Jack Evans, |
Once Upon a Time in the North
I was attracted by the list of songs and tunes featured on Once Upon a Time in the North, a new release by Jack Evans. They range from folk through Americana to good old pop of the 1960s.
"Walk Right In" opens the CD. I recall it from the 1960s but the notes tell me it dates from 1930 by a group named Gus Cannon & the Jugstompers. Folkies in the U.S. may recall the Rooftop Singers version. I love albums that give us trivia like that alongside excellent new renditions of the tunes. Evans marries the old track with even older traditional Scottish tunes and the result is magical. Here is a combination of traditional with innovation where everyone wins.
The presentation of the traditional Scottish music here is beautiful. The slow lament "MacGregor the Roarer" segues into faster-paced pieces without missing a beat as guitars, whistle and mandolin take on pipe tunes and win.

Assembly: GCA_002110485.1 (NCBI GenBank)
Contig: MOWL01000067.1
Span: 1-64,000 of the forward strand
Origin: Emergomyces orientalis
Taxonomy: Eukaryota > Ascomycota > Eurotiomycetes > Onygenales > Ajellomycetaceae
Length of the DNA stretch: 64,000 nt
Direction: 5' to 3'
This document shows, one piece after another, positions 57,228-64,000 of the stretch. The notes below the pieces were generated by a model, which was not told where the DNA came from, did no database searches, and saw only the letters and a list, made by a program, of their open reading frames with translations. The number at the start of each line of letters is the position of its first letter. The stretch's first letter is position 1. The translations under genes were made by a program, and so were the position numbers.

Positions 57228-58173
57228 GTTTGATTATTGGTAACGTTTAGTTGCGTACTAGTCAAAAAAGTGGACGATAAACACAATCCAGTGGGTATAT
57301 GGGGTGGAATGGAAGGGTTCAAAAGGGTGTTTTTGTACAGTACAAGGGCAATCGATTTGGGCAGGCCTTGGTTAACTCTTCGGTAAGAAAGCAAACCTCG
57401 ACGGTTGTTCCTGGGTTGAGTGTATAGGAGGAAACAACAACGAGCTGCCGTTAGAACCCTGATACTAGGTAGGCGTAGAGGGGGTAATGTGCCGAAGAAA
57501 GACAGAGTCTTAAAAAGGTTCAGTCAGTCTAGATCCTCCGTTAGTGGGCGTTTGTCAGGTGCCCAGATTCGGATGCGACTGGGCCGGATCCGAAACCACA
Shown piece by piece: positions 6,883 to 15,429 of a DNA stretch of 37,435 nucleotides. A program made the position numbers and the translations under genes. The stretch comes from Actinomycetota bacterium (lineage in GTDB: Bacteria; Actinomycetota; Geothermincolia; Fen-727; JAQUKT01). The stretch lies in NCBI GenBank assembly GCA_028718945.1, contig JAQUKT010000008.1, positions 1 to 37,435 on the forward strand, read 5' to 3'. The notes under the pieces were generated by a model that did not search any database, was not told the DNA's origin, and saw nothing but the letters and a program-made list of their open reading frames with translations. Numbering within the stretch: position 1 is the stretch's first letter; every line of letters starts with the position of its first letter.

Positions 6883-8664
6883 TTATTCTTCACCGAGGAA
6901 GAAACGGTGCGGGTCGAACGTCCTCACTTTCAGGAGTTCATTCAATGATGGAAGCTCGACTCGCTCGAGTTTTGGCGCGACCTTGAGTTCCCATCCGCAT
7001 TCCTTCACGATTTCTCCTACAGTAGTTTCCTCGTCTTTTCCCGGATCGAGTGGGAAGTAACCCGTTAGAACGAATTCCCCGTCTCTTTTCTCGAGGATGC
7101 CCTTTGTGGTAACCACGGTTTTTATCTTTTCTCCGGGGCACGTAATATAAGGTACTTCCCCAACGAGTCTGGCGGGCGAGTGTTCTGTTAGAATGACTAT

"Early Mornin' Train" is a well-known piece from the folk canon but Evans, with Mairi Campbell on vocals, brings it alive for a new generation. "Sandaig" opens with a live water sound from the waterfall of the same name. The tune is composed by Evans and Campbell and evokes the beauty of the Scottish countryside.
The sound speeds up with a reel called "Tarbolton," named after a village where Robert Burns is said to have spent some time. "The Ballad of Joe Meek" is classed in the notes as "Celtic spy movie music." James Bond is certainly evoked and the blending of that genre with the sounds of guitar, whistle and fiddle works surprisingly well. (Well, Sean Connery's Bond was Scottish and Brosnan is Irish, so why not Celtic espionage?)
"The Lass of Glenshee" is based on an old Scottish song, but this CD features a shorter version from Antrim. The production here is reminiscent of the folk albums of the mid-'60s with lots of echo and an ethereal feel.
I did say that this CD runs the gamut of genres and they really let their hair down on "Fugitives from URJAZ," which opens with lines from "Oh Sinner Man" and takes off in a frenzy of gospel, folk and bluegrass. I can imagine this as a great final song in a live show.
The CD has 10 tracks and not a dud among them. I will be watching for more from Evans in the future.